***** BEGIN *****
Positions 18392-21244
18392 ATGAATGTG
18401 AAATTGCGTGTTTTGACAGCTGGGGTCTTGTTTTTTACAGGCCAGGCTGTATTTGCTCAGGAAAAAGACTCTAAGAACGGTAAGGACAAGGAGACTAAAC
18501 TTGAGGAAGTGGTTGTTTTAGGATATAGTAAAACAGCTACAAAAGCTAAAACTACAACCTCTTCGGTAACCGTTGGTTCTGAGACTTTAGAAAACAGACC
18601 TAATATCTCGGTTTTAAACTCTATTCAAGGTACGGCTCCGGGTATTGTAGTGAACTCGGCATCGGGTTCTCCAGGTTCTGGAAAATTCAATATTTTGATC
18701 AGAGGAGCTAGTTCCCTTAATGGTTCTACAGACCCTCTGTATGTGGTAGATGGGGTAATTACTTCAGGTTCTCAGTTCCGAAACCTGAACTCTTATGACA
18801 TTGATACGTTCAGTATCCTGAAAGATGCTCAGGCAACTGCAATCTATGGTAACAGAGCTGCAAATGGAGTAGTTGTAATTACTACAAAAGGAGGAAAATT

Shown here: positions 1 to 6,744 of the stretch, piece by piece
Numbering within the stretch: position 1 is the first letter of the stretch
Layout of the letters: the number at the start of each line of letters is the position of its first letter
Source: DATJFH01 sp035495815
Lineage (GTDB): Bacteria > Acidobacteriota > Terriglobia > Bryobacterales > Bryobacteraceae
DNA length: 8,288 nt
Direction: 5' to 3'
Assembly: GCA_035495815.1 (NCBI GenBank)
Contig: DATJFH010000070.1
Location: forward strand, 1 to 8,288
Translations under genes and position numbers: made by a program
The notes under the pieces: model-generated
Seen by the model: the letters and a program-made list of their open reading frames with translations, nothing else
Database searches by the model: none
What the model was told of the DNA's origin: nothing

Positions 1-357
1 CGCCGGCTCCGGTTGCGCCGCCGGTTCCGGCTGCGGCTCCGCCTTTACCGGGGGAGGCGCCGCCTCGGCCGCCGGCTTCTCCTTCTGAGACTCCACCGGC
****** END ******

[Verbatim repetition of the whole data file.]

Positions 18392-21244
18392 ATGAATGTG
18401 AAATTGCGTGTTTTGACAGCTGGGGTCTTGTTTTTTACAGGCCAGGCTGTATTTGCTCAGGAAAAAGACTCTAAGAACGGTAAGGACAAGGAGACTAAAC
18501 TTGAGGAAGTGGTTGTTTTAGGATATAGTAAAACAGCTACAAAAGCTAAAACTACAACCTCTTCGGTAACCGTTGGTTCTGAGACTTTAGAAAACAGACC
18601 TAATATCTCGGTTTTAAACTCTATTCAAGGTACGGCTCCGGGTATTGTAGTGAACTCGGCATCGGGTTCTCCAGGTTCTGGAAAATTCAATATTTTGATC
18701 AGAGGAGCTAGTTCCCTTAATGGTTCTACAGACCCTCTGTATGTGGTAGATGGGGTAATTACTTCAGGTTCTCAGTTCCGAAACCTGAACTCTTATGACA
18801 TTGATACGTTCAGTATCCTGAAAGATGCTCAGGCAACTGCAATCTATGGTAACAGAGCTGCAAATGGAGTAGTTGTAATTACTACAAAAGGAGGAAAATT

Shown here: positions 1 to 6,744 of the stretch, piece by piece
Numbering within the stretch: position 1 is the first letter of the stretch
Layout of the letters: the number at the start of each line of letters is the position of its first letter
Source: DATJFH01 sp035495815
Lineage (GTDB): Bacteria > Acidobacteriota > Terriglobia > Bryobacterales > Bryobacteraceae
DNA length: 8,288 nt
Direction: 5' to 3'
Assembly: GCA_035495815.1 (NCBI GenBank)
Contig: DATJFH010000070.1
Location: forward strand, 1 to 8,288
Translations under genes and position numbers: made by a program
The notes under the pieces: model-generated
Seen by the model: the letters and a program-made list of their open reading frames with translations, nothing else
Database searches by the model: none
What the model was told of the DNA's origin: nothing

Positions 1-357
1 CGCCGGCTCCGGTTGCGCCGCCGGTTCCGGCTGCGGCTCCGCCTTTACCGGGGGAGGCGCCGCCTCGGCCGCCGGCTTCTCCTTCTGAGACTCCACCGGC